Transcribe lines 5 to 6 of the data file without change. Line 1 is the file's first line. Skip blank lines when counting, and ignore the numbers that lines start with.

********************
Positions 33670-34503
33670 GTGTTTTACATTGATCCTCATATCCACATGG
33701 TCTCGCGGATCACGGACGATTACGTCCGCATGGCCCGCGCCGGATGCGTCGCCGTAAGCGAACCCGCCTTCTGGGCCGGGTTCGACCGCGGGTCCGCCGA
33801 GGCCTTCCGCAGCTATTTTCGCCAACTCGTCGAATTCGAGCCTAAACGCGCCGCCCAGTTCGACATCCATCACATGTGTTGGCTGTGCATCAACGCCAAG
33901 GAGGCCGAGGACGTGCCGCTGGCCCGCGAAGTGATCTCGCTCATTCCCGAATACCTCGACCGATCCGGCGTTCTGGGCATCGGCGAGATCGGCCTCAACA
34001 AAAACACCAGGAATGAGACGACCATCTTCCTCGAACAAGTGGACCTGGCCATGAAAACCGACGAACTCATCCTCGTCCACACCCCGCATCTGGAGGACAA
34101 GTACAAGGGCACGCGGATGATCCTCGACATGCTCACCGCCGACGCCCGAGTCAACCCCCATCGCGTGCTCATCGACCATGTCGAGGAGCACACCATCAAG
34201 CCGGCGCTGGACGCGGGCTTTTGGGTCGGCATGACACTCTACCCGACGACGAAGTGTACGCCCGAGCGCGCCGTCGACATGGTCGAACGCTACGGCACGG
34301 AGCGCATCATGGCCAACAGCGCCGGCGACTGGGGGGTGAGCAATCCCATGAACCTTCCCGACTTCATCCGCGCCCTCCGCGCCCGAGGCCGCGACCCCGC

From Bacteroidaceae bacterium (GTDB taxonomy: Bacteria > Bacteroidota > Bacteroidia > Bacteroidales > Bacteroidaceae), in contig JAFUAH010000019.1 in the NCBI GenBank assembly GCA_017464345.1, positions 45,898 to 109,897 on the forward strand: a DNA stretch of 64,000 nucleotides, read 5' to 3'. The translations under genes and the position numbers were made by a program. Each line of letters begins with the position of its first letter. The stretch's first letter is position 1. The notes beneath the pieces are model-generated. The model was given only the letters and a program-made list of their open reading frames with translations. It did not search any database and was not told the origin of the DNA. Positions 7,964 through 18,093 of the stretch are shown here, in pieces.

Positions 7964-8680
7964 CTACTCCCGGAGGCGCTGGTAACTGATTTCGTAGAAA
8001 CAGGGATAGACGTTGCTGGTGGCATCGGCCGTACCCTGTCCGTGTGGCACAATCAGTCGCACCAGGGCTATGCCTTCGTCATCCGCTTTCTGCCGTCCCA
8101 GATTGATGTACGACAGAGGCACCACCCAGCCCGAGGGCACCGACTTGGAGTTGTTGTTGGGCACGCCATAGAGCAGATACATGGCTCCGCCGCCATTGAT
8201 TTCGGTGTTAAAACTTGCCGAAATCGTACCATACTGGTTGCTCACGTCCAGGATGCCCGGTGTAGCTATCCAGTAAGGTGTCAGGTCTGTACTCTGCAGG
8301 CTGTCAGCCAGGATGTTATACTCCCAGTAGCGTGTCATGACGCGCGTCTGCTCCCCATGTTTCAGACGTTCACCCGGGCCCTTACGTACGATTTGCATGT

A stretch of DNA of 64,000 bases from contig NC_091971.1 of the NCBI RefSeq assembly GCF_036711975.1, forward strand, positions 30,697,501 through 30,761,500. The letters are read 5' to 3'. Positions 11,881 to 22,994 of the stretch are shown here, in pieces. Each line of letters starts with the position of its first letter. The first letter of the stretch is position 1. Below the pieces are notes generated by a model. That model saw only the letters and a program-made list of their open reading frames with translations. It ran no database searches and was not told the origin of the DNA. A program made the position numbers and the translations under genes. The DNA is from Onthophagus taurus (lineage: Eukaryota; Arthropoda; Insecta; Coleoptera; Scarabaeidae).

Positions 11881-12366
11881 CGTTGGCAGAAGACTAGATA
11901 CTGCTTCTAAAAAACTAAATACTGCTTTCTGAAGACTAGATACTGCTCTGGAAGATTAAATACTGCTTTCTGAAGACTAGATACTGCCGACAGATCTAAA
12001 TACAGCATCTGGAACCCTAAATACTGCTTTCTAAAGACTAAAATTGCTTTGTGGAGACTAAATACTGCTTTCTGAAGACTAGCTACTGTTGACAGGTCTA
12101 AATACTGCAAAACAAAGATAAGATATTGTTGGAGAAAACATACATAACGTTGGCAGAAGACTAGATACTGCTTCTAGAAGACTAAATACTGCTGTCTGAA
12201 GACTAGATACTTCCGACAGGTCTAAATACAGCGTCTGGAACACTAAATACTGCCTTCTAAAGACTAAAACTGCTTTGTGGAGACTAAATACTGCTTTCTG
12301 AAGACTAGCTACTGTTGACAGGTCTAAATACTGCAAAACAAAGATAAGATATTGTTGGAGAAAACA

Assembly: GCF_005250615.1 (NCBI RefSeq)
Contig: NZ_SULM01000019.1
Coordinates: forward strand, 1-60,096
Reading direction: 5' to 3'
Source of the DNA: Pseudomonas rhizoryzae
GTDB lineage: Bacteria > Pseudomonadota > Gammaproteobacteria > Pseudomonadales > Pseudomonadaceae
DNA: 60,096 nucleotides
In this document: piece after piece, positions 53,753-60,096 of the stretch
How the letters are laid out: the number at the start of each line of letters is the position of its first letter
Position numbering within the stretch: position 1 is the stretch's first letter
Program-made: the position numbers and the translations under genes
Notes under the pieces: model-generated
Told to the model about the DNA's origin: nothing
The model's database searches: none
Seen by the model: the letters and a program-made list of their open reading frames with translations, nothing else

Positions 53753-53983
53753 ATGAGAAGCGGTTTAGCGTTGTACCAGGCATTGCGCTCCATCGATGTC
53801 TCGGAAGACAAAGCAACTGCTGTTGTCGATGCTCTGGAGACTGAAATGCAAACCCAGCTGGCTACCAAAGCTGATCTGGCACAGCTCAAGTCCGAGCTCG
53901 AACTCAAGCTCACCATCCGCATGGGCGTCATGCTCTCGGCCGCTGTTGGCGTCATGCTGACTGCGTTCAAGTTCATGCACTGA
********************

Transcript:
33901 GAGGCCGAGGACGTGCCGCTGGCCCGCGAAGTGATCTCGCTCATTCCCGAATACCTCGACCGATCCGGCGTTCTGGGCATCGGCGAGATCGGCCTCAACA
34001 AAAACACCAGGAATGAGACGACCATCTTCCTCGAACAAGTGGACCTGGCCATGAAAACCGACGAACTCATCCTCGTCCACACCCCGCATCTGGAGGACAA